How To

How to Install and Configure OpenSUSE JeOS

OpenSUSE JeOS is an extremely slimmed-down version of normal openSUSE Tumbleweed/Leap. It’s available as images for multiple virtualization platforms. When it comes...

Written by SXI ADMIN · 3 min read >
OpenSUSE JeOS is an extremely slimmed-down version of normal openSUSE Tumbleweed/Leap. It’s available as images for multiple virtualization platforms. When it comes to mass deployment and virtualization, for example, using in virtualized datacenters, openSUSE JeOS is the perfect match.Officially, openSUSE offers JeOS images for virtualization environments like Hyper-V, VMware, KVM, and Xen. In this article, I’ll be using the VMware image to run openSUSE JeOS on VirtualBox and VMware Workstation.

Why openSUSE JeOS

The JeOS (Just Enough Operating System) is a slimmed-down OS that contains only the necessary components for running a specific application. As there’s no additional component in the system, JeOS appliances are faster, smaller and more secure than a full general-purpose OS. By packing the JeOS and the application in a single package, it can be useful in solving a lot of installation issues.

Generally, JeOS builds are used to create virtual appliances (VMs) that comes with a pre-configured OS and a single application. Using JeOS as the OS simplifies the overall process. For virtual data center and private cloud, JeOS can be the standard for VM images. Because of the lightweight nature, JeOS is also useful for use in embedded systems.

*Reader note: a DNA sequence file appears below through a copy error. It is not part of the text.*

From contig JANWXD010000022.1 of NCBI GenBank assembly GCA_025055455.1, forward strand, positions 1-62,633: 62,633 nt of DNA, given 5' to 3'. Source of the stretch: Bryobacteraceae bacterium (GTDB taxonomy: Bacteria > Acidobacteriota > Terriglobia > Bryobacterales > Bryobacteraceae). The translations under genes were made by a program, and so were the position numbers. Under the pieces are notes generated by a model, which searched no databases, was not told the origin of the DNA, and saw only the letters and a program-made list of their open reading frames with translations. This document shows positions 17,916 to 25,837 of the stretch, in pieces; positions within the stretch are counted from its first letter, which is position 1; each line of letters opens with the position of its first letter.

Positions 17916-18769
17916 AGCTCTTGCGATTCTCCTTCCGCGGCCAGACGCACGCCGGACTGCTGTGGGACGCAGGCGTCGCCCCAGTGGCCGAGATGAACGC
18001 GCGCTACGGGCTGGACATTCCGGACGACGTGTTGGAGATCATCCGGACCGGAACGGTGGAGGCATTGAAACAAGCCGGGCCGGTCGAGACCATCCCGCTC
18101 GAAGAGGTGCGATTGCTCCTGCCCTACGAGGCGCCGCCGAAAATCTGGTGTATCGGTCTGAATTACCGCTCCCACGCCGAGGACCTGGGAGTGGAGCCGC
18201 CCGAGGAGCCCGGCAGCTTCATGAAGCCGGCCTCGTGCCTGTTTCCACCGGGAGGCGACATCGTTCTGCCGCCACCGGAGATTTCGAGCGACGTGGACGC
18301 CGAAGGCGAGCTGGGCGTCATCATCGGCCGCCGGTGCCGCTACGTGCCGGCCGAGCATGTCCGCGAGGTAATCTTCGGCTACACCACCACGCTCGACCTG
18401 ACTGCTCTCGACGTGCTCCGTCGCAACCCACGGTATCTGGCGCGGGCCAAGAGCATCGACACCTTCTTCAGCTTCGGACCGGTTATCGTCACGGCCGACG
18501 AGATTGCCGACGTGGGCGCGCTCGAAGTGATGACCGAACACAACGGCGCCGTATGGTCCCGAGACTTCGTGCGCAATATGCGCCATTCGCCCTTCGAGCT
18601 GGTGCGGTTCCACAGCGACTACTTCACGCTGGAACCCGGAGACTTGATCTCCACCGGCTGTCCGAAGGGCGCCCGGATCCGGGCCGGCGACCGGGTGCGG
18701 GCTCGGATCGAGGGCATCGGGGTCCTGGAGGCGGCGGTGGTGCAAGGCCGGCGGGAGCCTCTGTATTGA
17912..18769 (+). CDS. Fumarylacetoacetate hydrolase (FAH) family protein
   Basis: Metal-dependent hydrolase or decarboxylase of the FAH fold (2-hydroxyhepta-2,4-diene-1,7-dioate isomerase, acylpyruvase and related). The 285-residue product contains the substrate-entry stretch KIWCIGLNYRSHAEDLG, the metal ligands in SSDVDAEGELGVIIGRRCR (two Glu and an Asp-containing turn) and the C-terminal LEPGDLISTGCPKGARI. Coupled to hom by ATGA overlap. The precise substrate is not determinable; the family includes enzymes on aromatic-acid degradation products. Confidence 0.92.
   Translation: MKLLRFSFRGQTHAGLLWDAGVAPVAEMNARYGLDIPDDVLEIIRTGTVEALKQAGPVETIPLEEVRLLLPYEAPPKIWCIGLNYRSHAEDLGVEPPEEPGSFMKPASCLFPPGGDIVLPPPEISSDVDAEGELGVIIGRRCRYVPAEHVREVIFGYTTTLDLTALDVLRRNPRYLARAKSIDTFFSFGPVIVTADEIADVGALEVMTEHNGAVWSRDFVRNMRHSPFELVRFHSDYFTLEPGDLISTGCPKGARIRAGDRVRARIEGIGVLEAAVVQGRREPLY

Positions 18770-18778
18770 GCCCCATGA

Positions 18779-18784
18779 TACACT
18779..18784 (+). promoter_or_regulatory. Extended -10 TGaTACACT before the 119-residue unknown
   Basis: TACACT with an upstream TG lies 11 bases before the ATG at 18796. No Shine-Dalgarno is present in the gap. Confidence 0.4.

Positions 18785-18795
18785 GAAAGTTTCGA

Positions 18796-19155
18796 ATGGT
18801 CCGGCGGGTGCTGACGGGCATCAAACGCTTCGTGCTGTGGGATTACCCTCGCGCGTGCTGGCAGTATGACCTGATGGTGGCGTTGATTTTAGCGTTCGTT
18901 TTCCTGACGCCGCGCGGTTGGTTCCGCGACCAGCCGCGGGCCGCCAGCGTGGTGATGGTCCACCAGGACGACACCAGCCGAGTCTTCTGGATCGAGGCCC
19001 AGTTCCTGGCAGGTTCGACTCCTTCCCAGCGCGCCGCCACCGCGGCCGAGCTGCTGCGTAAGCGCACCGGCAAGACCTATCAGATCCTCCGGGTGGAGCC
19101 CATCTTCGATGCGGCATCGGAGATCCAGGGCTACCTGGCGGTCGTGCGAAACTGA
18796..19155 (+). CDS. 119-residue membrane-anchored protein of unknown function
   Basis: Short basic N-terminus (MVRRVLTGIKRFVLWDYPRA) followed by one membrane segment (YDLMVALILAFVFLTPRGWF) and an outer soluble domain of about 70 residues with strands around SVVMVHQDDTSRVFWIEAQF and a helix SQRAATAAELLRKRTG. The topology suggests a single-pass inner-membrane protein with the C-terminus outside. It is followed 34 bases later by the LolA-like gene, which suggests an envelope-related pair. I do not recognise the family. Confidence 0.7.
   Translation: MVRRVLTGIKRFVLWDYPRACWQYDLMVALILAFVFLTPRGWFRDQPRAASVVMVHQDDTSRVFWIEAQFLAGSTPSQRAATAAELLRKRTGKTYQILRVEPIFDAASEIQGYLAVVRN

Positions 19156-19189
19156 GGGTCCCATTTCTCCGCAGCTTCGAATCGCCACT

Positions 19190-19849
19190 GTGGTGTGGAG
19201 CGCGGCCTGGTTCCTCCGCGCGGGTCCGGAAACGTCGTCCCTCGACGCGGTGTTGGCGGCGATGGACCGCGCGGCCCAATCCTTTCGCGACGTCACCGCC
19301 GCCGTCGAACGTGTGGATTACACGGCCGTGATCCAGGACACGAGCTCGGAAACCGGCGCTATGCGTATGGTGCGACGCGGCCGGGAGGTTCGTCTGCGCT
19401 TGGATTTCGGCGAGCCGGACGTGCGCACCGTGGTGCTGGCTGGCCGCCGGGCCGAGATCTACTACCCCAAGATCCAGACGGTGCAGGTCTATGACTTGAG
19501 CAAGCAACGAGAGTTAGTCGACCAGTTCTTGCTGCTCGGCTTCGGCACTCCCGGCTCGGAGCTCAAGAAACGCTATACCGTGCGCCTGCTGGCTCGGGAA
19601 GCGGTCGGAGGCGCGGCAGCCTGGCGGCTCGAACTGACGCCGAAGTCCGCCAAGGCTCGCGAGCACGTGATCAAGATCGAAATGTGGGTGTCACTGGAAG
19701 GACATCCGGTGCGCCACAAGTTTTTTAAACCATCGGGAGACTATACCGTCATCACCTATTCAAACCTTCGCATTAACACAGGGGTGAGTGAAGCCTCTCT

The official openSUSE JeOS images are just around 300MB in size, consisting of a barebones OS and the package manager with official repos.

Install openSUSE JeOS

OpenSUSE JeOS comes up in virtualization images, so there’s nothing to install. In this example, we need VMware Workstation and the VMware JeOS image to test it out. However, the image will also work just fine with VirtualBox.

In this example, I’ll be using the openSUSE Leap 15.1 JeOS image for VMware. Download openSUSE Leap 15.1 JeOS image.

Install OpenSUSE JeOS on VirtualBox

Check out how to install VirtualBox on Ubuntu, Debian, CentOS 7 and openSUSE. Ready? Fire up VirtualBox.

Click “New”.

Enter a suitable name of the VM, select the “Machine Folder” (where the VM files will be stored), select the OS “Type” and “Version”.

Assign a suitable amount of memory to the new VM. In my case, I’m going with 8GB memory allocation.

Now, we have to select the openSUSE JeOS image file. Select “Use an existing virtual hard disk file” and click the icon next to it.

Click “Add” to add the VMDK file.

Click “Create” to complete the creation of the virtual machine.

The VM is ready. It’s time to start and experience openSUSE Leap JeOS. Click “Start”.

Select “openSUSE Leap 15.1 JeOS” and hit Enter.

The popup message will notify that the default system locale is set to “en_US.UTF-8”. To change the locale, you need to manually install the “glibc-locale” package and run the following command.

$ localectl set-locale LANG=<locale>.UTF-8

Select the proper keyboard layout.